January 13, 2022 by Alyssa DiSabatino
The windstorm that swept across Ontario, Quebec and the Atlantic provinces between Dec. 11 and 14 caused more than $152 million in insured damage, according to estimates from Catastrophe Indices and Quantification Inc. (CatIQ).
The eastern Canada windstorm brought strong winds to Ontario and Quebec, along with heavy rain and wind to parts of the Atlantic provinces, namely Newfoundland and Labrador.
Reports of flooding, downed trees that caused power outages and hazardous road conditions were among the damage listed.
In southern Ontario, 450,000 customers lost power, says utility Hydro One. On Dec. 13, they logged over 250 broken poles and 53 damaged transformers caused by violent windstorms at over 100 kilometres per hour.
The storm left nearly 400,000 people without power in Quebec on Dec. 12, but 330,000 homes had their power restored by Dec. 13, Hydro-Quebec reports.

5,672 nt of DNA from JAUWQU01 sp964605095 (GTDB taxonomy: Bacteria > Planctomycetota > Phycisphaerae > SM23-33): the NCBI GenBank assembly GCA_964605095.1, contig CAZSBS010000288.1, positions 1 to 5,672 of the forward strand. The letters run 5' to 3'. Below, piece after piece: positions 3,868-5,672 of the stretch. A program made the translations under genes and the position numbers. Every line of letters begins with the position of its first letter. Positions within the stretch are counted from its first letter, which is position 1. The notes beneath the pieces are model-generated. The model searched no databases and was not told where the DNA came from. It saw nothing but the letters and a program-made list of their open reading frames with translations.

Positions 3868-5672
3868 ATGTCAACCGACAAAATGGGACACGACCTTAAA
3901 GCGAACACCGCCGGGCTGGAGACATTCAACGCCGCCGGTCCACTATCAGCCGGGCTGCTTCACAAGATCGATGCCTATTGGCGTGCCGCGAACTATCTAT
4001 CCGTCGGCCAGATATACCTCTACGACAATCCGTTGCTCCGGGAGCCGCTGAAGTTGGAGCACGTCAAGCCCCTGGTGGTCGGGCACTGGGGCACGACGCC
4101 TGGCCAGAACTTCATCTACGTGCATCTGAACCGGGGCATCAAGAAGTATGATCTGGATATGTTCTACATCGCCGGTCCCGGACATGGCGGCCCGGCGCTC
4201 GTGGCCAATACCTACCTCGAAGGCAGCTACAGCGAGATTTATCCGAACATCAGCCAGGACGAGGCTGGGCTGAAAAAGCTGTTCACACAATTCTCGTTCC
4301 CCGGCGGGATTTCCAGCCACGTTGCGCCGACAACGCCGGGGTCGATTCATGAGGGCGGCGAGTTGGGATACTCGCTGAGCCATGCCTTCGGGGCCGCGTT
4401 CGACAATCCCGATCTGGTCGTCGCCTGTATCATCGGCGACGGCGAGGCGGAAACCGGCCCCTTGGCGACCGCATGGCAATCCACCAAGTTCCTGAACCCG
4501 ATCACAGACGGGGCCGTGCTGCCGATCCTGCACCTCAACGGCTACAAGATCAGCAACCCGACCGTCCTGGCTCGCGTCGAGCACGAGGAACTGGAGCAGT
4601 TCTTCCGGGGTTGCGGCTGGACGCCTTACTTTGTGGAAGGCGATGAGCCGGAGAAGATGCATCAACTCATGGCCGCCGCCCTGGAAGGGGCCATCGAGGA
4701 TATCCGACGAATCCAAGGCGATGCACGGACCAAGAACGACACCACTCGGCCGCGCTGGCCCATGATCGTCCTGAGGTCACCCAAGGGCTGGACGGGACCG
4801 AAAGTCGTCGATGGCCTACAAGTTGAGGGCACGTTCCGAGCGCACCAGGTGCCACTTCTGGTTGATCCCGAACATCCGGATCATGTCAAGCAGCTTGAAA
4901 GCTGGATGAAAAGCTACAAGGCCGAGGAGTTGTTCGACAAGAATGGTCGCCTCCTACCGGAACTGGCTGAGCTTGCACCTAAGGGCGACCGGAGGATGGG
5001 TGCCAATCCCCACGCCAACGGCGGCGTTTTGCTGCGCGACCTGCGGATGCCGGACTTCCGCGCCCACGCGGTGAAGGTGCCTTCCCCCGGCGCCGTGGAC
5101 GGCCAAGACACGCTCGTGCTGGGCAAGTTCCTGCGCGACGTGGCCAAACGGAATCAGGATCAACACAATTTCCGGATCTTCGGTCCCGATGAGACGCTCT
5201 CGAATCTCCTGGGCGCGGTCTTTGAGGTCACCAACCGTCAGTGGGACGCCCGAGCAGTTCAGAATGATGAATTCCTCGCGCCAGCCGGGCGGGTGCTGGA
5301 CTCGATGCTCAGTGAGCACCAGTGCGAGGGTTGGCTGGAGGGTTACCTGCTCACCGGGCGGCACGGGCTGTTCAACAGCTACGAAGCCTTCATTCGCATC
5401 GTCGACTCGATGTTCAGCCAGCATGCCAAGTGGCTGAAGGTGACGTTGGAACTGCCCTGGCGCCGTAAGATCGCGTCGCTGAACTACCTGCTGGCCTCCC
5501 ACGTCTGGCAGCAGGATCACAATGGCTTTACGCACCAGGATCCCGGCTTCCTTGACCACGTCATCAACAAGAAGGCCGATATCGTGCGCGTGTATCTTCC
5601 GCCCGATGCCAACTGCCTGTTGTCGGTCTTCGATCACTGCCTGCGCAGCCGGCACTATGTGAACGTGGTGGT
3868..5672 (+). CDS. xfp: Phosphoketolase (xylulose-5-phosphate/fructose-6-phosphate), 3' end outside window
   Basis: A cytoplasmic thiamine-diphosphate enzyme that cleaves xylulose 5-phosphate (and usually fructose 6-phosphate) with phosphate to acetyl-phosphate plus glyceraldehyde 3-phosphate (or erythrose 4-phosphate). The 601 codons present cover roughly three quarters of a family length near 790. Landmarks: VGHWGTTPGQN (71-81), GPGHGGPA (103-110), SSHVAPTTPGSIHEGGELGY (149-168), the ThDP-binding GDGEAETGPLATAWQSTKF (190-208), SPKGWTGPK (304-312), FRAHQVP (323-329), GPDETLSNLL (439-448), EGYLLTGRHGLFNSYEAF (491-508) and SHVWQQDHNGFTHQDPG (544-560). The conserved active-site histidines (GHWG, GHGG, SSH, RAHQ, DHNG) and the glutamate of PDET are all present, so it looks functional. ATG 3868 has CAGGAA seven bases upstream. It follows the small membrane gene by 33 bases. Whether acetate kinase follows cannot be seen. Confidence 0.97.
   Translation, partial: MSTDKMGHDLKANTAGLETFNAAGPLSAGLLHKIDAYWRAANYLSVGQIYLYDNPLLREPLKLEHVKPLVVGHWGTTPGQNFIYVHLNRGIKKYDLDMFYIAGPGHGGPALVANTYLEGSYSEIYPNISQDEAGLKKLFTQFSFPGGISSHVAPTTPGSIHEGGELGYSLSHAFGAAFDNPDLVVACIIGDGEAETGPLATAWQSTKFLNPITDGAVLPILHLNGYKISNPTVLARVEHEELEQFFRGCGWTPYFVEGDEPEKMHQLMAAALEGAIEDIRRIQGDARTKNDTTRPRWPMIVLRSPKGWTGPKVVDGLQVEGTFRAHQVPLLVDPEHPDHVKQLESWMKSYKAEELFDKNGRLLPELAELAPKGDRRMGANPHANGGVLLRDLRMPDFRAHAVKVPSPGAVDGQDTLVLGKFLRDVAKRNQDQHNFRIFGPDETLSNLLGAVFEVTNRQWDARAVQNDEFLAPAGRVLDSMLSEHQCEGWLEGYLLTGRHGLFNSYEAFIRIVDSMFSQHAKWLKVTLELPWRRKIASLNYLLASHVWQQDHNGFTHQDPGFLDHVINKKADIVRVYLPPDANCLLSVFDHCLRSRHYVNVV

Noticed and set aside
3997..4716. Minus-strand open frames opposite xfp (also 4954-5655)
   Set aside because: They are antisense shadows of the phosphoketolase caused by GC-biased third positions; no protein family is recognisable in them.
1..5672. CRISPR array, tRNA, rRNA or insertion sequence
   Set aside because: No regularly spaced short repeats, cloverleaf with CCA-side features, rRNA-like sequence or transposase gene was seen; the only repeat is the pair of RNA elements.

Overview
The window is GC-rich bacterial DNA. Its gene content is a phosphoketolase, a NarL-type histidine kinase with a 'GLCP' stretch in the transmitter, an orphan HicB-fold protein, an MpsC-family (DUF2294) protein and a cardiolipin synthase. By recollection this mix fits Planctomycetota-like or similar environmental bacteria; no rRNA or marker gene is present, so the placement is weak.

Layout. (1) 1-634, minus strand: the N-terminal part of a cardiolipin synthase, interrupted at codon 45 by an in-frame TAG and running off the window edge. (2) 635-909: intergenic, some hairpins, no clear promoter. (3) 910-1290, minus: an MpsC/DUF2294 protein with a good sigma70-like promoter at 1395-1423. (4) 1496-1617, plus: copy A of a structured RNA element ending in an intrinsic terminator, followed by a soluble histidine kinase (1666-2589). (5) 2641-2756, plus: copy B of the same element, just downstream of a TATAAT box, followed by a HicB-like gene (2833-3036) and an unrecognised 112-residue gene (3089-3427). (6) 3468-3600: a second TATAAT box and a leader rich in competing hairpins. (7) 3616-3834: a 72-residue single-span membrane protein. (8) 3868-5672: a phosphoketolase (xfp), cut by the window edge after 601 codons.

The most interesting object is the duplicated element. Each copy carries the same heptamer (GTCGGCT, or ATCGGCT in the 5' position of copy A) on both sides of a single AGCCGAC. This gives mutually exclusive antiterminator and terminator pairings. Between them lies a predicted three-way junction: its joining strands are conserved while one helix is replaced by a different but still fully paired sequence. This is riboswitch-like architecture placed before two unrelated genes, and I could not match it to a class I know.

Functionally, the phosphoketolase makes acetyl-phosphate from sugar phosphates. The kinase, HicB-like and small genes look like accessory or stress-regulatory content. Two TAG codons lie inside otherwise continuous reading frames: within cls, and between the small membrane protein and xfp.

The insured damage across the provinces totalled over $152 million. The windstorm resulted in more than $100 million in insured losses in Ontario, more than $40 million in Quebec, and less than $10 million in Atlantic Canada, Insurance Bureau of Canada (IBC) reports.
“Insured losses related to natural catastrophic events averaged $2 billion per year between 2009 and 2020, compared with an average of $422 million per year in the 1983 to 2008 period,” Craig Stewart, vice president of federal affairs with IBC, says in a press release.
Despite the damage done, the eastern Canada windstorms did not make it onto ECCC’s Top Ten Weather Stories in Canada 2021, which was released on Dec. 16, only shortly after the windstorm occurred.
Feature image by iStock.com/Oleksandr Filon